Closing the coverage gap is key to improving care in Caldwell County
When I heard that North Carolina could receive additional federal funds under the American Rescue Plan for expanding Medicaid, I was optimistic that action might soon be on the horizon for our state.
The benefits of Medicaid expansion in the over 38 states that have expanded these benefits is astronomical from increases in personal income, improved care and a lesser vulnerability of closures to rural hospitals and primary care providers that were already financially on the brink prior to the pandemic.
Increasing access to Medicaid would bring more than $1.2 billion in federal funds to our state and could mean the world of a difference for health in Caldwell County.
Simply having health insurance is one of the strongest indicators of survival against cancer, and other chronic diseases. Unfortunately, a high percentage of families with low incomes, Black and rural North Carolinians have no health insurance, which increases their risk for diagnosis with a late-stage cancer when treatment is more expensive and chances for survival are significantly decrease.
Research has further found that adults with low incomes in states that haven’t closed that gap, like ours, are four times more likely to be uninsured.
For cancer patients in North Carolina, their diagnosis can be especially frightening. A recent study showed that cancer patients in ‘holdout’ states like ours experienced lower survival rates — including a 31% increase in mortality risk among breast cancer patients.
Medicaid can make the difference for Caldwell residents when they need it most — especially when it comes to our state’s leading cause of death.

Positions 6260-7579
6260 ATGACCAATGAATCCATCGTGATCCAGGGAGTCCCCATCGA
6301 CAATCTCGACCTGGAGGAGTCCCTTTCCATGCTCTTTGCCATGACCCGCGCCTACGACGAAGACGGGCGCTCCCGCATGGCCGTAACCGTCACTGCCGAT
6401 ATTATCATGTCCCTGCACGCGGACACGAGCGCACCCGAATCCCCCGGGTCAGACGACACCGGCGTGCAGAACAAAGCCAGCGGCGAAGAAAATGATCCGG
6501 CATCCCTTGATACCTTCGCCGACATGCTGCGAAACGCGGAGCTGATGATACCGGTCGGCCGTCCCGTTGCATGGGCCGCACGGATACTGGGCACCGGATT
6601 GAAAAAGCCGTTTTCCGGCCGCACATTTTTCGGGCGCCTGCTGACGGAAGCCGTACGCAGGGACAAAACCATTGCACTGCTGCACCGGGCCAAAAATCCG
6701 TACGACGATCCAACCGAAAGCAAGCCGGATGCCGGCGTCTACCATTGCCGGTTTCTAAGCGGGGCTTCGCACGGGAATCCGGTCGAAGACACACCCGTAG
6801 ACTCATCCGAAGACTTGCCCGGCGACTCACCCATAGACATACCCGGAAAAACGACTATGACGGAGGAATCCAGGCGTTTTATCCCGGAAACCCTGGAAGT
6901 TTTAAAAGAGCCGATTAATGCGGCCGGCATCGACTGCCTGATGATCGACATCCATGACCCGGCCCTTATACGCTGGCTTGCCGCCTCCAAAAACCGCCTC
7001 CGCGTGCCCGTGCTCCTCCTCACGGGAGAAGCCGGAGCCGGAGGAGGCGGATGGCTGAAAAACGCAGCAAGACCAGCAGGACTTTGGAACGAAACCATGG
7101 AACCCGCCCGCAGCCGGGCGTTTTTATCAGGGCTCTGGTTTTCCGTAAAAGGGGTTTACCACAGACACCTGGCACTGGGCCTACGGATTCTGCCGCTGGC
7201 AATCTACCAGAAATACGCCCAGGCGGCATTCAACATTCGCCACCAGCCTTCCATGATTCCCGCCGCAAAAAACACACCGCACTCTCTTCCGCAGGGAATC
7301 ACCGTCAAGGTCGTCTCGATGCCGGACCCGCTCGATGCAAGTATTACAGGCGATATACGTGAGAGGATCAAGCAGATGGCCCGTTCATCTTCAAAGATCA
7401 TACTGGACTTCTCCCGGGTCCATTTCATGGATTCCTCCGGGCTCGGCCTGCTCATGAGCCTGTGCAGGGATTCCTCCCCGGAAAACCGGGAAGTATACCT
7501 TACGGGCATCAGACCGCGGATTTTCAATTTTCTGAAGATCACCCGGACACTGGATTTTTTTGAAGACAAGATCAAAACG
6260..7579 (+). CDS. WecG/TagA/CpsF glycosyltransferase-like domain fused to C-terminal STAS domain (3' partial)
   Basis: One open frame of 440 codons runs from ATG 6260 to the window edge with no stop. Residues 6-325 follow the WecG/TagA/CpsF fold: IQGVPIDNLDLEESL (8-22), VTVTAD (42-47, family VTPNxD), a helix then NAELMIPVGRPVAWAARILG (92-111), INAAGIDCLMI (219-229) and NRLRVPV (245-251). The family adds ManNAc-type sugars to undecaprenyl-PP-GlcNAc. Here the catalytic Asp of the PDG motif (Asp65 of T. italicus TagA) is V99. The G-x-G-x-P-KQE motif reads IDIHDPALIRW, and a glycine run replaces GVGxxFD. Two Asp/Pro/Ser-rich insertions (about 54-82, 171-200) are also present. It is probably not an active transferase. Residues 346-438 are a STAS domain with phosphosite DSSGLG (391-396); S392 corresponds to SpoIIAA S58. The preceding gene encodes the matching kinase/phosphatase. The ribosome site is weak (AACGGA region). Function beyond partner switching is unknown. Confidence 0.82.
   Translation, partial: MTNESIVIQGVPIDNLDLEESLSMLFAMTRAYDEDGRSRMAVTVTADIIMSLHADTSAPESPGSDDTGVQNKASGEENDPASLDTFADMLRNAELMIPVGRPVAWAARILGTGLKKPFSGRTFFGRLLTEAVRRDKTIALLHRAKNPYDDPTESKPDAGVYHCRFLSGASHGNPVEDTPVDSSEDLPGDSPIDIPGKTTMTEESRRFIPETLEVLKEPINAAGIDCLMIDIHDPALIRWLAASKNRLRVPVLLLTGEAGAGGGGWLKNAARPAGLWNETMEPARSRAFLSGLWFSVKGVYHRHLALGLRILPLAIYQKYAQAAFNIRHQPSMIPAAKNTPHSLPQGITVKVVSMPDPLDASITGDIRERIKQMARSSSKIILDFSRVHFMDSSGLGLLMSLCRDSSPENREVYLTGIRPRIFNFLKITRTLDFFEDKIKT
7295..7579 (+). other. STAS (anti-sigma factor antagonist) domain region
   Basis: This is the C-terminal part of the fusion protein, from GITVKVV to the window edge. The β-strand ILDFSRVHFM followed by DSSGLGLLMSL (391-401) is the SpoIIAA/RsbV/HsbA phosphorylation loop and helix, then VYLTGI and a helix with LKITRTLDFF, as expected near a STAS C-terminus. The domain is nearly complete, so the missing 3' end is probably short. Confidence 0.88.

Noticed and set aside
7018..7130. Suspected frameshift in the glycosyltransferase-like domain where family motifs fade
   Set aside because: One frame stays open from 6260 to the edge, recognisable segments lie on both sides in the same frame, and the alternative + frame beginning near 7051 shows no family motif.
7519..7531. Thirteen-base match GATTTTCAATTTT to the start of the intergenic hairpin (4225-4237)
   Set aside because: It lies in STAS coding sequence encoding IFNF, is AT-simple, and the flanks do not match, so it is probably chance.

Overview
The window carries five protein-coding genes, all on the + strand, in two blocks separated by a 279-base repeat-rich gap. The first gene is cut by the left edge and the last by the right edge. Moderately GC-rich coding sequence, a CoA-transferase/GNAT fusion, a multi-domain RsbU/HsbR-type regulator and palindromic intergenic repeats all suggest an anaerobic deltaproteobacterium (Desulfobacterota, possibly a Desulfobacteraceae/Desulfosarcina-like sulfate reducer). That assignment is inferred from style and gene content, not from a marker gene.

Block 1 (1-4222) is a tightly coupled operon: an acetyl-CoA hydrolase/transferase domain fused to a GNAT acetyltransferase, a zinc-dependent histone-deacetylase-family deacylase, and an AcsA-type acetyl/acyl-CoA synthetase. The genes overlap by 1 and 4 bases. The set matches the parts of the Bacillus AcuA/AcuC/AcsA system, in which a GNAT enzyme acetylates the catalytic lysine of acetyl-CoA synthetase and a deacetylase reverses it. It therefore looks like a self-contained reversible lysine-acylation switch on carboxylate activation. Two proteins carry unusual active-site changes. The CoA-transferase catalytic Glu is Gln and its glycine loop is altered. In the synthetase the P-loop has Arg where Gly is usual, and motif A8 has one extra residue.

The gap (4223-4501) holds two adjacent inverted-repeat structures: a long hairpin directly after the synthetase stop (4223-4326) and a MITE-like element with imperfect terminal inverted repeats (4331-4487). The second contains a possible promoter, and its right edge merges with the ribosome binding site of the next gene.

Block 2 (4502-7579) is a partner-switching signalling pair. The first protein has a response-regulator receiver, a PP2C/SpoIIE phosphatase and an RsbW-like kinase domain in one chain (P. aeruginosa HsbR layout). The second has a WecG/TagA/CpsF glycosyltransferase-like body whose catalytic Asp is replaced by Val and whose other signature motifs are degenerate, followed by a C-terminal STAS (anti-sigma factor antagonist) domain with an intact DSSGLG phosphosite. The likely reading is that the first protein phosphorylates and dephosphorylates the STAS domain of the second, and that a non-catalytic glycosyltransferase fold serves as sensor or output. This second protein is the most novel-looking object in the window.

An estimated 2.3 million Americans with a history of cancer rely on Medicaid coverage for screenings, diagnostic tests, treatments, surgical procedures, prescription medicines and follow-up care.
The financial impact of the pandemic can also not be understated. Thousands of North Carolinians lost their jobs and their employer-sponsored health care coverage as a result. Reduced hours and other financial impacts have also forced too many to forgo lifesaving screenings or treatment altogether.
If the legislature finally took action to close the coverage gap, more than 372,400 residents would gain access to affordable, comprehensive coverage they need.
It’s disturbing. I see our neighbors and fellow North Carolinians, many of whom have been working on the frontlines of the pandemic to keep our communities afloat but don’t have adequate access to comprehensive healthcare themselves. This uninsured population is made of service workers, small business owners, childcare providers and parents of young children, all individuals whose lives could be improved with access to health benefits.
With such financial and health benefits, a bolstered economy, and strong bi-partisan support, it’s commonsense policy to choose to expand — and utilize the 90% funding incentive from the federal government.
A lack of access to care shouldn’t be a main factor for survivability and driver for health inequities in our Black and rural communities. Not when we have the chance at our fingertips to do better.
What’s more, where you live shouldn’t determine if you live. By continuing to delay lifesaving action, North Carolina is missing on a coveted opportunity to improve care in rural communities like ours and give Caldwell residents a fighting chance against cancer and other chronic diseases.
Thomas McRary, CEO
West Caldwell Health Council, Inc.
Collettsville Medical Center
Happy Valley Medical Center